The Tibetan Monastery of Labrang


Click on the pictures, some will enlarge

Labrang, the Tibetan monastery in the village of Xiahe — Summer River had been open to tourists since 1985. For a morning Barbara and I erred around Lanzhou in the vain hope of buying a bus ticket, with no success. Eventually the director at CITS told us that because of the uprising in Lhasa Labrang was once again closed for individual travelers. But we could join a guided group, if we acted fast and they agreed. We ran to their hotel and found the same three meek teachers from Germany we had met in Tianshui and a very agreeable German-speaking local guide. The ladies were not enthused but the guide invited us to rent a second taxi he had accidentally ordered. We only had to make up our mind quickly, they would leave in an hour.... 500 km both ways by taxi? But I had dragged Barbara to forbidding Lanzhou expressly in the hope of seeing this fabled Tibetan place from where Alexandra David-Neel had set out on her crazy winter-hike to Lhasa. We simply had to take this opportunity, and I asked the German guide to order the taxi. The very correct, young driver asked us to allow his wife to join us. She turned out to be a serious but charming young woman, and so we became the quiet spies on their relationship. Neither spoke English but they had a relaxed and happily animated conversation lasting the entire 6-hour-drive into the late afternoon....

 Slowly we wound our way from the Yellow-River valley into the terraced Löss Mountains behind which lies a fertile plateau dotted with several large Muslim farming villages.  

 Winnowing the grain, here mostly wheat, by hand. In this area they employ an ingenious method of threshing. They put the wheat sheaves on the road where the passing cars do the job! Afterwards they brush the broken straw and grain to the side of the road and winnow it as you see here. The losses of grain are, of course, enormous. 

 We had a late afternoon break on the roof of a tea house in Linxia, the largest village along our route. Under a waxing moon the cupolas of the next-door mosque, the stack of a hot-water stove, and a Parisian street light compete for Moslem Heaven...!  

 At night-fall we had reached an altitude of over 3000 meters and the first Tibetan settlements. Because a bridge across the Xia He had collapsed, we spent another hour on a detour in the wane moonlight and arrived only late at night.  

 When we finally found the place we were received by our remarkable leader: every thing was arranged, a dinner served by a very quiet Tibetan woman in beautiful dining room, our room was ready, and we were led to this fantastic guesthouse — the completely modernized former summer palace of the abbot of Labrang.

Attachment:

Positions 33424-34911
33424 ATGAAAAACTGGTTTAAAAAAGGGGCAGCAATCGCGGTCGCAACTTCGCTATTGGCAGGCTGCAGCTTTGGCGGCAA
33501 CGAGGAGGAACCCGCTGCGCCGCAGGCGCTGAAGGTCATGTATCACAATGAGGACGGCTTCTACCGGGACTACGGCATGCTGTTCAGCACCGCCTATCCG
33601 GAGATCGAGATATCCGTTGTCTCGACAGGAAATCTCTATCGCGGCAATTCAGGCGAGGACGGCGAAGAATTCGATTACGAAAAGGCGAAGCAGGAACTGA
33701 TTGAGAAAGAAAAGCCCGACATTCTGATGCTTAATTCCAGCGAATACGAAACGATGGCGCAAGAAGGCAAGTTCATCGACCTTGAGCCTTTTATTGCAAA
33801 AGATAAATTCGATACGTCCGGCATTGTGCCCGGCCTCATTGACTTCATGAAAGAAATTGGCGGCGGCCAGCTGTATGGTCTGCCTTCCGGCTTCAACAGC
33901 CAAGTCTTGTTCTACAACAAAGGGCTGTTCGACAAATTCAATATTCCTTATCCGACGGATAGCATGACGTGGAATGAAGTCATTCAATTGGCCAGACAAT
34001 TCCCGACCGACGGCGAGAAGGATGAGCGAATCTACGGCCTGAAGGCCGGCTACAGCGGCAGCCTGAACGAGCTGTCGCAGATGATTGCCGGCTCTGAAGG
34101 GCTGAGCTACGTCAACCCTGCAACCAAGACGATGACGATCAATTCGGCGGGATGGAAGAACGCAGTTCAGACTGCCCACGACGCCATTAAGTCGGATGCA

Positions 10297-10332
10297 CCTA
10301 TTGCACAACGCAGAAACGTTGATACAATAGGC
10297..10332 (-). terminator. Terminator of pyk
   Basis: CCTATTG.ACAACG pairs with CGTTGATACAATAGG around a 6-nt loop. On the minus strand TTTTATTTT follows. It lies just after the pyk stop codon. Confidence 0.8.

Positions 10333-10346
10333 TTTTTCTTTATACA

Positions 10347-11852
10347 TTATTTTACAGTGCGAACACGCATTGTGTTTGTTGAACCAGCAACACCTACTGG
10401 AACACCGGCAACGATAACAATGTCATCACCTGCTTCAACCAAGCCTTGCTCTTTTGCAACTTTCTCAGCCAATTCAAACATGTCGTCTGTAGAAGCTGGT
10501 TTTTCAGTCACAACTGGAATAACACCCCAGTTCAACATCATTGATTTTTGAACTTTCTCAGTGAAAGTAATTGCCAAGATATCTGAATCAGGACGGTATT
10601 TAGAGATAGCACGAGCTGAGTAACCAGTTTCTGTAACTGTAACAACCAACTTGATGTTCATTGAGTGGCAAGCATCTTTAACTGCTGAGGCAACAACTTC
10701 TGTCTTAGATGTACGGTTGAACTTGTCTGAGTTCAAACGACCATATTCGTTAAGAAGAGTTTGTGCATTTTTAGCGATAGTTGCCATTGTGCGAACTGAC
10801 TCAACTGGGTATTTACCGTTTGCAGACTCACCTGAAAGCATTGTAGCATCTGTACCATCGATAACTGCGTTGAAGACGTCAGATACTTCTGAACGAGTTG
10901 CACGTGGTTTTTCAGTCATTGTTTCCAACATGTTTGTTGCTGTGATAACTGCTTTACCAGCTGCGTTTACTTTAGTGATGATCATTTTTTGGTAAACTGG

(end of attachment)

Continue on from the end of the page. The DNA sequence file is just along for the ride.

I turned on the tap, there was plenty of hot water, and....

 I sank into foggy Nirvana....


That night I dreamt I was reborn as the Emperor of China — beardless, because the Chinese have no beards and need to use codpieces when they play Westerners... — So much for an organized tour experience!

 Labrang early next morning. It still is a large complex. The monks live in the little white houses in the middle ground, there are many more off to the right. The main prayer halls and the abbot's residence are up the hill in the back. I sent Barbara on the guided tour with the teachers and roamed at will.  

 A monk and a Tibetan on the main street down the complex.


 Barbara in her warm, blue pants and their tour surrounded by the curious in front of the medical college(?).

 Round and round went the pilgrims turning the prayer wheels (the vertical drums). Mumbling O Mane Padme Hum I joined them on their next turn and was simply accepted.  

 Another college of religious sciences(?).


 Frightening emanations scaring the ghosts fluttering in the morning breeze.


 Barbara took this picture of a Tibetan woman and her child inspecting the fierce monsters of the annual festival procession.  

She also took this picture of a young Tibetan boy which now hangs next to me above my desk.

 A lonely monk sweeping the entrance to a prayer hall.


 A lonely monk on his way to the main Dukhang.


 The gilded roofs and the flapping awnings of the main Dukhang.


 A group of Tibetan pilgrims circumambulating the Dukhang....


 ... and a monk distributing blessed water to the faithful....


Labrang gave me much more than half-Chinese Taersi in Qinghai. Until we would reach Tibet twelve years later, these images had to substitute for my dreams of Tibet.